Performing for a live audience is an exciting and exhilarating experience, but even seasoned pianists can feel anxious before taking the stage. Anxiety is not a bad thing. In fact it’s an important element that drives us to prepare and succeed. But if we let our nerves get the better of us, we fail to reach the level of fulfillment we truly desire. If you would like to perform for audiences and want the confidence of a professional pianist, keep reading.
As a piano pedagogue specializing in classical piano repertoire, I regularly prepare my students for performances and competitions. When I was completing my master’s program, I participated in performance classes with my colleagues so we could hone our performing skills.
Recently, one of our students was performing in a class and it was obvious how nervous he was. The student was playing then all of sudden had a major memory slip and stopped. This is a pianist’s worst nightmare. The student was devastated and said he never wanted to play that piece again.
I consoled him and said, “I know how you feel. Many pianists have experienced this including myself”. I told him, it’s not the piece that created the memory slip. I discovered a method that enhanced my memory of pieces and prevented me from forgetting parts during performances. After sharing the method with the student, he began implementing the strategies. Soon his confidence and performance level took off.
The key to confidently performing is how effective you can memorize and internalize a piece of music.
Playing the piano requires both “playing with your heart” and “playing with your brain“. “Playing with the heart” emphasizes feeling the flow and power of the music and immersing yourself in the music; “Playing with the brain” is to rationally understand the structure, form, and harmony of the music, and have a clear blueprint in your mind. Therefore, when performing on stage, one should not be blindly indulging in the music, but also partly be awake. The combination of rationality and sensibility can present the audience with the performance closest to perfection.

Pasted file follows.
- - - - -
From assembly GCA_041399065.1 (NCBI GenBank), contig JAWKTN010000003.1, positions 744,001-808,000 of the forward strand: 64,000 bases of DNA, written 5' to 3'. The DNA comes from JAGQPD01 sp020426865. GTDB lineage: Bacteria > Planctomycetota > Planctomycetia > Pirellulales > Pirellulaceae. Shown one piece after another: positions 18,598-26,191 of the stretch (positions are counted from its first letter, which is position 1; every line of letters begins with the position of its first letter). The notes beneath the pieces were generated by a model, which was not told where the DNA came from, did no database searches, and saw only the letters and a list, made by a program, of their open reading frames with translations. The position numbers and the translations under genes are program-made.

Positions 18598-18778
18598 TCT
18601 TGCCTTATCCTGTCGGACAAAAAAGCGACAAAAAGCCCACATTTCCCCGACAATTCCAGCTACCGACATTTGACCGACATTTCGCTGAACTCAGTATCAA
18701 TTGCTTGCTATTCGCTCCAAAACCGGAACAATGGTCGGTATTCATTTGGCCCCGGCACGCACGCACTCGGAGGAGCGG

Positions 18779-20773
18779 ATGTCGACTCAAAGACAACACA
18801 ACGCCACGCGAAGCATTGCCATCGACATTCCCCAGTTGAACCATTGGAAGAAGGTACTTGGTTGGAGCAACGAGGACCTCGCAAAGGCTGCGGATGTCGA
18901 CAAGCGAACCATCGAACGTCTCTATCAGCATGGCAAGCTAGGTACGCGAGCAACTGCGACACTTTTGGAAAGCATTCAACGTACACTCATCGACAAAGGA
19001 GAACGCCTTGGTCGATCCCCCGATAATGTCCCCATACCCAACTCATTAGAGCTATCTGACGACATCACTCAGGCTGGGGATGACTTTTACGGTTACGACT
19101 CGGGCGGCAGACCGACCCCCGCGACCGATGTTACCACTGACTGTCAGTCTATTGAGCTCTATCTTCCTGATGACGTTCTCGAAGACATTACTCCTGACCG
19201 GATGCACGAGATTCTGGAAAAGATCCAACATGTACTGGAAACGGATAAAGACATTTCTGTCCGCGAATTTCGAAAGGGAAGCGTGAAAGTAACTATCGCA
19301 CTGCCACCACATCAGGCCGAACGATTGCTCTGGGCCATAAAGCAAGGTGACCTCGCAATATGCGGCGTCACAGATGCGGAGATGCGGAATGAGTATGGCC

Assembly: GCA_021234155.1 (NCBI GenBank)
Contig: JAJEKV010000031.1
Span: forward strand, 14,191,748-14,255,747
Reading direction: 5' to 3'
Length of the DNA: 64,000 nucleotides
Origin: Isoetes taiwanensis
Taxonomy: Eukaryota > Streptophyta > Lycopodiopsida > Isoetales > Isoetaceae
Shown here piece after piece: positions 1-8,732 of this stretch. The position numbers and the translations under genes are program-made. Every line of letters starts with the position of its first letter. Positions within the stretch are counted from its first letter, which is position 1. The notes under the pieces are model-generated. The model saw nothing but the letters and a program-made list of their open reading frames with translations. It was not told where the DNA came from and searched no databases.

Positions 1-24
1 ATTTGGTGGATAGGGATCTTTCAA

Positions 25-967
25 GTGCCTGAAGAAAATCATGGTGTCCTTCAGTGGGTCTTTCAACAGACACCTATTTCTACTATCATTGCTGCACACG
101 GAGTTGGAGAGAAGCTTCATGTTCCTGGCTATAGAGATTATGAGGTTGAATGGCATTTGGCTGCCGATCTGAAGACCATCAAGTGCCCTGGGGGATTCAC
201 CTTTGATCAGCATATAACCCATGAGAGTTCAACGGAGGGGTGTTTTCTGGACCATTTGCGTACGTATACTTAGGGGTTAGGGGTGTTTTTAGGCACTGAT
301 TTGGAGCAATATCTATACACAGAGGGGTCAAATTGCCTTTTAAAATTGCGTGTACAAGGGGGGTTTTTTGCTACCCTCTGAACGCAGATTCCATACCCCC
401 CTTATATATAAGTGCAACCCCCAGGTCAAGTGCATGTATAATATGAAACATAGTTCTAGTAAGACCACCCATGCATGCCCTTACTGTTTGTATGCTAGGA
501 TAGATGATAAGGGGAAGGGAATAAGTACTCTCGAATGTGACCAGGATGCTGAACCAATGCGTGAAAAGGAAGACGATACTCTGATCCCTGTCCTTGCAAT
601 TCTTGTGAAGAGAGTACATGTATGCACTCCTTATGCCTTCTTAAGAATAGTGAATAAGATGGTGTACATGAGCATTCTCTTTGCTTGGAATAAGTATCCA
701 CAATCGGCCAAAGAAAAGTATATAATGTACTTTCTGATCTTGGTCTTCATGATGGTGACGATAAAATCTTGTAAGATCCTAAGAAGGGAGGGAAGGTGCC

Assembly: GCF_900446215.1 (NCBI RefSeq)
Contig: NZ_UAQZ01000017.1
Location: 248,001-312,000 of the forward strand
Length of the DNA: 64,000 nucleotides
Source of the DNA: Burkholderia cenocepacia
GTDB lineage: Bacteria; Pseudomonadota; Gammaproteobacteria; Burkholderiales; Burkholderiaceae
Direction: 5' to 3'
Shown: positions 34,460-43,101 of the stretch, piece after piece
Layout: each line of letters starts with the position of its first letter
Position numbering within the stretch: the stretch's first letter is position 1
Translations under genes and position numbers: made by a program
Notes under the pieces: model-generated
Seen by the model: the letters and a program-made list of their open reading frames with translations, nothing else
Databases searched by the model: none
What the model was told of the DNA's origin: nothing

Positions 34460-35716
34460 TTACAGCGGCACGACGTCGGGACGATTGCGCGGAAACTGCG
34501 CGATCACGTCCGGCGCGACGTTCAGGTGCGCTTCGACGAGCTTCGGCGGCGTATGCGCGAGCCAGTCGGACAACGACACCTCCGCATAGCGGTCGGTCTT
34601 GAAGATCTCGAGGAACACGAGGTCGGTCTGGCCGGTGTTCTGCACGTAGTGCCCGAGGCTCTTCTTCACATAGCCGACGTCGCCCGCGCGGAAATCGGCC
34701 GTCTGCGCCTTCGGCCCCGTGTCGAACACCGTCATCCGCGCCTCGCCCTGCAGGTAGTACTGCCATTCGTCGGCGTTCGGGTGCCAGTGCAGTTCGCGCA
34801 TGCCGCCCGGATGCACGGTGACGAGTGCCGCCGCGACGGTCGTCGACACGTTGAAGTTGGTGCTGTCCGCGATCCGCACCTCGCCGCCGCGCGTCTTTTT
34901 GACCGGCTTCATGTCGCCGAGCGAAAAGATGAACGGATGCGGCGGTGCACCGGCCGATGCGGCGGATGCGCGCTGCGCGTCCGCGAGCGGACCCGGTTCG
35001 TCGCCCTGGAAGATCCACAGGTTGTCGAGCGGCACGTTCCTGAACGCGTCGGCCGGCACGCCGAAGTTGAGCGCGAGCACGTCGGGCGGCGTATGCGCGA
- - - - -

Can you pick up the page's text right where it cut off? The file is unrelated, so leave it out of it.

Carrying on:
There are many ways to memorize music but only implementing one method is not sufficient. Successful memorization requires a combination of many forms. Here are 4 methods to help you confidently perform for audiences:
Muscle memory is the most commonly used method for all pianists. Practicing sections of music in repetitions is essential to increase your memory of a piece and perform with confidence. Repetitive practice must be done with a high level of accuracy in order for muscle memory to take effect. If your practice is done correctly in this way, you are able to play an entire piece of music smoothly with limited mental exertion and indulge in the wonderful music you are creating.
While repetitive practice is essential, it must be combined with other forms of memory to ensure a solid performance.
Most highly proficient pianists form visual memories after practicing a piece repeatedly for extended periods of time. Visual memory can be established by reading the music notation thoroughly and developing a photographic memory of it. Visual memory can also be developed by watching your hand movements closely. I was once asked by my piano teacher to imagine the position of the keyboard on the table and play out my music in its entirety. This is a way to train visual memory that I found highly effective.
It seems obvious but sometimes we just need to listen to a recording of the music several times to enhance our memory of it. Too many times I find that students who struggle with remembering the music have not taken the time to truly listen to themselves play the piece or listen to a recording of the piece. Auditory memory is extremely effective in helping us remember melody parts, chord progressions, the form and mood of the piece. Once we truly become familiar with the sound of the music, we can play it more fluently.
If we want to memorize a piece of music thoroughly, we must have a deep understanding of the structure of the piece. For example, knowing the form and composer’s intention? What is the theme/subject of the piece? How many sections are there? How many phrases are there in each section? After fully analyzing and memorizing the structure, a player should be able to start playing anywhere in the piece.
In addition, it is necessary to understand the music theory behind the piece.
The study of form and harmony not only builds the strongest memory, but also aids musicality.
Implementing these 4 keys to mastering music will allow you to perform with confidence, musicality and captivate your audience.
At Music Lessons Arizona, we specialize in piano performance for young children and help them win piano competitions. As a result, they feel proud and confident that they can accomplish anything they set their mind to.
If you would like to learn more about how we can help you or your child become a confident performer, visit our contact form for a free consultation by clicking the button below.